To that end, Smith has organized a field trip for commissioners and other county officials who must consider such environmental issues. They're to visit Waste Way, a business in McMinnville that Smith describes as running an "innovative" recycling process.
The July 10 trip is to leave Lewisburg at 8 a.m. and return at 2 p.m.
Waste Way offers "a total recycling of municipal solid waste with a couple of products that they produce; plastic lumber and mulch," says Morgan Thomas, the county's environmental coordinator.
Thomas was contacting the school system to get a van for the trip and was preparing to accommodate a dozen travelers.
"We'll probably take one van and another vehicle," Thomas said.
While acknowledging that county commissioners serve in that capacity on a part-time basis and that they have full-time jobs, Smith said he's planning a series of visits to various sites to inspect and gather more information on the subject.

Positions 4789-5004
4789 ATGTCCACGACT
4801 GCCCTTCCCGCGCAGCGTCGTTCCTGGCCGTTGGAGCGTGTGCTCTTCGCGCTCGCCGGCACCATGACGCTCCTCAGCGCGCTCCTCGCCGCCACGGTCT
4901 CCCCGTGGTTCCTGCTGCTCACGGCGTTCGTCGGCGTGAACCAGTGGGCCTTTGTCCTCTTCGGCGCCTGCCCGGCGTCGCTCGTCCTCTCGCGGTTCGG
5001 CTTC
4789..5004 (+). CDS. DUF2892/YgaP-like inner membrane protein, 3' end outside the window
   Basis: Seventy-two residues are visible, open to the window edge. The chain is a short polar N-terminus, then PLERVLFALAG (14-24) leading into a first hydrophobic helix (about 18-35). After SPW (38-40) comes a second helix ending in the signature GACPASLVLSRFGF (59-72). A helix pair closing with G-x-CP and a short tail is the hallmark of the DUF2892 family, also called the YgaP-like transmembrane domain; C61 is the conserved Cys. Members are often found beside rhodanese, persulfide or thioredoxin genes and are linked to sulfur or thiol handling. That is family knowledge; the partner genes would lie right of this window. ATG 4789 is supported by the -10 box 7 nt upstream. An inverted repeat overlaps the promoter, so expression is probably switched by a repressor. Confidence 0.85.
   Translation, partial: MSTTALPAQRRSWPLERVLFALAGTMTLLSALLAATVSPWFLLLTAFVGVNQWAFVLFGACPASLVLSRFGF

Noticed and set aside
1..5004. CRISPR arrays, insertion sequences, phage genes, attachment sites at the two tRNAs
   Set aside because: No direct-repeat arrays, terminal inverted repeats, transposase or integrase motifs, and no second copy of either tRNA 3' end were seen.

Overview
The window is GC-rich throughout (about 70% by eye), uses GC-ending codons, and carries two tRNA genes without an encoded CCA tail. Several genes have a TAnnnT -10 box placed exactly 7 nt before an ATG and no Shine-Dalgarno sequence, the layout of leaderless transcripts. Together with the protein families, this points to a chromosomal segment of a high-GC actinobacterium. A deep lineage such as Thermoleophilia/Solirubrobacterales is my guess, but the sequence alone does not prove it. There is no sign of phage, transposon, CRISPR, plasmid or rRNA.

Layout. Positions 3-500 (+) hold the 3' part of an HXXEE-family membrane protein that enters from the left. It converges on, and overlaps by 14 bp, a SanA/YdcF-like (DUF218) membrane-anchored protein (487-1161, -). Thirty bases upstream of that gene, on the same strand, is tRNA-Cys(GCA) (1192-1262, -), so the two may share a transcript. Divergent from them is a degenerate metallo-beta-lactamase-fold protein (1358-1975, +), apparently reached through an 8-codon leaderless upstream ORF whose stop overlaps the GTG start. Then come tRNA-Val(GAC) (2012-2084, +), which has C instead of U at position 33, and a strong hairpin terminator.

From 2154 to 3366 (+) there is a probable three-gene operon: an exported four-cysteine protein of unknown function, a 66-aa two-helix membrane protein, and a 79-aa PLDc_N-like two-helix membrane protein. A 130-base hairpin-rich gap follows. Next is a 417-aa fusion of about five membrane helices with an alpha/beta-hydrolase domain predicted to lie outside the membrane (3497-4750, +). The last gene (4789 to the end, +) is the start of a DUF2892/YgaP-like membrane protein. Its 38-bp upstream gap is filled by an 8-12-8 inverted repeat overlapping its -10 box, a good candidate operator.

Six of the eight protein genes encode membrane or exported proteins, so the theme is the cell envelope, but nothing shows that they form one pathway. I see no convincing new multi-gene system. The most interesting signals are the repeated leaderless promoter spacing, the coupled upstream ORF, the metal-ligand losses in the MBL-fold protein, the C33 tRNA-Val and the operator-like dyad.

"I'm charging Morgan Thomas with doing the work to look for alternatives and this means travel," Smith said.
The alternatives are to continue use of Cedar Ridge Landfill and the services of Waste Management, the business that operates the landfill and, under a county contract, runs the convenience centers for household rubbish.
County commissioners have voted 11-7 to permit expansion of the landfill by nearly 11 acres. It's the only space at Cedar Ridge that's not been used for disposal of trash. Furthermore, commissioners have voted 14-3 to amend their contract with Waste Management to document cooperative steps Waste Management is to take toward resolving issues raised by the public about the landfill.
Recycling appears to be one of the alternatives Smith wants explored as commissioners, and their representatives on a regional solid waste panel face as Waste Management pursues expanded use of the facility it has just west of Lewisburg.
The 11 acres will accommodate another eight years of operations at the landfill, according to Robert Cheney, business development director for Waste Management. Without the requested expansion, the landfill could be full in three years, assuming the current rate of disposal.
"If we're going to come up with an alternate solution, we've got to start now," Smith said. "The landfill is going to fill up and this is a priority."
Waste Way is a privately owned business that has a contract with Warren County for disposal of all the county's solid waste collections, Smith said.
"We're looking for alternatives," the commission chairman said of the trip's purpose.